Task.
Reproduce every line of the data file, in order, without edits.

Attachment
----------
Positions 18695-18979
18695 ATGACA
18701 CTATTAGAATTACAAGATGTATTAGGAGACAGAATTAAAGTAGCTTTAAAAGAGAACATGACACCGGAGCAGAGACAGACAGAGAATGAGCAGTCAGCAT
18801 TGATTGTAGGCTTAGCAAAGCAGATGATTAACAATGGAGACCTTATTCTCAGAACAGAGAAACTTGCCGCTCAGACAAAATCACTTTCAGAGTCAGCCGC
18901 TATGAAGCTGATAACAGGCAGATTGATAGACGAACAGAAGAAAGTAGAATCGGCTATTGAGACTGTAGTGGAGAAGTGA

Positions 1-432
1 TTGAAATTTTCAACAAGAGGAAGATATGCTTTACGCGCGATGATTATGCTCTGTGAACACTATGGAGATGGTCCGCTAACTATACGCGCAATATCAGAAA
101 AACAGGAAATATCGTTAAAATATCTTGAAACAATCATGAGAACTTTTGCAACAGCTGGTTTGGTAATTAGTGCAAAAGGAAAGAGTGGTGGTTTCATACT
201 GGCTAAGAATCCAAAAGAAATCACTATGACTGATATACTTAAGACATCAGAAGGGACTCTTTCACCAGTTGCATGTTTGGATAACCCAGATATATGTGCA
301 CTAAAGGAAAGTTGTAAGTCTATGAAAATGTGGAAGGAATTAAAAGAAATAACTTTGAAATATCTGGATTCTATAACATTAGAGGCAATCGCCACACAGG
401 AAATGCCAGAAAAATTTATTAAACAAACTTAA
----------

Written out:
Positions 18695-18979
18695 ATGACA
18701 CTATTAGAATTACAAGATGTATTAGGAGACAGAATTAAAGTAGCTTTAAAAGAGAACATGACACCGGAGCAGAGACAGACAGAGAATGAGCAGTCAGCAT
18801 TGATTGTAGGCTTAGCAAAGCAGATGATTAACAATGGAGACCTTATTCTCAGAACAGAGAAACTTGCCGCTCAGACAAAATCACTTTCAGAGTCAGCCGC
18901 TATGAAGCTGATAACAGGCAGATTGATAGACGAACAGAAGAAAGTAGAATCGGCTATTGAGACTGTAGTGGAGAAGTGA

Positions 1-432
1 TTGAAATTTTCAACAAGAGGAAGATATGCTTTACGCGCGATGATTATGCTCTGTGAACACTATGGAGATGGTCCGCTAACTATACGCGCAATATCAGAAA
101 AACAGGAAATATCGTTAAAATATCTTGAAACAATCATGAGAACTTTTGCAACAGCTGGTTTGGTAATTAGTGCAAAAGGAAAGAGTGGTGGTTTCATACT
201 GGCTAAGAATCCAAAAGAAATCACTATGACTGATATACTTAAGACATCAGAAGGGACTCTTTCACCAGTTGCATGTTTGGATAACCCAGATATATGTGCA
301 CTAAAGGAAAGTTGTAAGTCTATGAAAATGTGGAAGGAATTAAAAGAAATAACTTTGAAATATCTGGATTCTATAACATTAGAGGCAATCGCCACACAGG
401 AAATGCCAGAAAAATTTATTAAACAAACTTAA